In the spring, gardeners across Texas are getting ready to plant tomato seeds. The best time to plant tomato seeds outdoors is in the early spring, once the risk of frost has passed. This date varies slightly depending on where you live in Texas.
Many gardeners grow transplants in a greenhouse or their home. This allows them to start their tomatoes as early as January and February to beat the cold weather. But for those who use a more traditional approach of direct seeding, they determine their planting date by how early the soil can be worked. The answer is when the soil temperature gets above 60° F.
If you’re wondering when to plant tomatoes in Texas, read on, this article will discuss when to plant tomatoes in Texas.
When to Plant Tomatoes in Texas
Tomatoes can germinate and emerge from the soil as early as eight weeks before your last frost date, but they may not be able to withstand a prolonged period of cold temperatures without protection. Heat is the limiting factor for growing tomatoes because growers usually don’t want to risk losing all their plants with an unexpected freeze which could lead to having to replant the crop.
Rather than planting tomatoes when theirs a risk of frost, it’s best to wait until after the last expected frost date in your area. For most growers in central Texas, this date is around February 15th but can vary anywhere from mid-February all the way to mid-April, depending on where you are located.
It would help if you also considered the climate where you live. What is the weather going to do? If you have an unusually cold or wet spring, one April planting may not give you the fruit size and quality that you desire. In this case, you might want to add a week and wait until mid-April to plant. However, if you have an unusually hot and dry spring with temperatures exceeding 90° F for several weeks in April or May, your fruit may reach ripening much earlier.
Estimated last frost dates for Texas
Texas is located in USDA zones 6 to 9, which means that tomatoes can be planted outdoors in the early spring. If you live in zone 6, the last estimated frost date is the 30th of April, while in zone 9, it’s the 11th of February.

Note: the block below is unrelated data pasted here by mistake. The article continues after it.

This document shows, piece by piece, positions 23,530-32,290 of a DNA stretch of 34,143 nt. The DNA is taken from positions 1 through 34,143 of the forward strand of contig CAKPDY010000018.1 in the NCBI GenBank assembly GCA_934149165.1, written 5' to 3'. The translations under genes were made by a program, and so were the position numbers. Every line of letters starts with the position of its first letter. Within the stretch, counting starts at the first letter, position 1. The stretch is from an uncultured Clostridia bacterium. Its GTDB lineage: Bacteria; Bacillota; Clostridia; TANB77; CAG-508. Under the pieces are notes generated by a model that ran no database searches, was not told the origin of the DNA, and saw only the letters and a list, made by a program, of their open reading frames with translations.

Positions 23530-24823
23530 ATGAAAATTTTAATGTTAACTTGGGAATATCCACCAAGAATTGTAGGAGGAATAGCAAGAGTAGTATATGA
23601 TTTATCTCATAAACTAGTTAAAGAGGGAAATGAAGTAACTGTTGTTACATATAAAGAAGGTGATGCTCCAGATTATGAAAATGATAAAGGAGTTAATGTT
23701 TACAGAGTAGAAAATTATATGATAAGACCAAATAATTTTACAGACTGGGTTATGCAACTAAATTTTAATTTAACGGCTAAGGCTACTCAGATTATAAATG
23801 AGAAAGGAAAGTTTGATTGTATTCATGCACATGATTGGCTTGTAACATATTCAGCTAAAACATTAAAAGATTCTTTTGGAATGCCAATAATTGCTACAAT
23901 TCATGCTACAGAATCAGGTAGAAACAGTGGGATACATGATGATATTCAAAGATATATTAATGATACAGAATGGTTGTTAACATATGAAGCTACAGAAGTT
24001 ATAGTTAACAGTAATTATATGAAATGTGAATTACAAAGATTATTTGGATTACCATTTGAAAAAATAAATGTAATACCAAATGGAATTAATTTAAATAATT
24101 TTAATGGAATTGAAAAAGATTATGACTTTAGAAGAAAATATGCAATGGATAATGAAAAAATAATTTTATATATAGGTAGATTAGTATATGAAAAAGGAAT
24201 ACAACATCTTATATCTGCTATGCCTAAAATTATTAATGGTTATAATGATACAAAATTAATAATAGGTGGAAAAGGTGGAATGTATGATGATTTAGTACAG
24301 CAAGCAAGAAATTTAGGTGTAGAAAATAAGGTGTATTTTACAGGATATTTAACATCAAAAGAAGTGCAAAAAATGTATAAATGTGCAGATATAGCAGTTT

If you live in or around Houston, the last expected frost date is approximately the 17th of February. In San Antonio, plant tomatoes outdoors after the 5th of March. While in Dallas, the last frost is expected on the 12th of March and in Austin on March 1st. Gardeners in the Fort Worth area have a much later planting date of the 21st of March.
Planting tomatoes indoors
There are many advantages to using transplants when growing tomatoes. One of the most obvious is harvesting your fruit much earlier because you have controlled the environment for your plants from day one. If you plant direct, it will take much longer for the fruit to size up because the plant has to deal with unfavorable weather conditions such as cold nights and hot days, insect pressure, diseases, etc.
For a tomato fruit to reach proper maturity, its sugar and acid content must be high. If the weather isn’t conducive to these chemical changes, your fruit will never reach its potential for taste and texture.
This brings us back to our original question about when to plant tomatoes in Texas. To determine your planting date, you must consider when you want to have fruit on the vine and how many days your crop takes to mature, given a certain temperature profile.
For example, you may need to start your tomatoes off indoors around February 1st if you want tomatoes for a mid-May harvest. The exact planting dates and how long the fruit takes to grow and ripen will depend on which variety of tomato you are growing.
The main goal when growing tomatoes is to provide the fruit with proper heat so they can thrive. This means that if you want to plant your seeds outdoors, you’ll need to wait until after the threat of frost has passed. You can care for your tomatoes inside in the winter to get a head start.
If you want to harvest your crop before May 15th in central Texas, you can start your plants off indoors. You’ll need to target a planting date of mid-April. The plants can then be transferred outdoors after the risk of frost has passed. If your weather conditions are good, the fruit should size up well and much faster than if you planted after May 15th. You
The earlier you plant, the better-quality fruit you will have. However, if you are not able to provide heat units, an indoor growing space, or a greenhouse, then your best option is to wait until mid-April to start growing outdoors.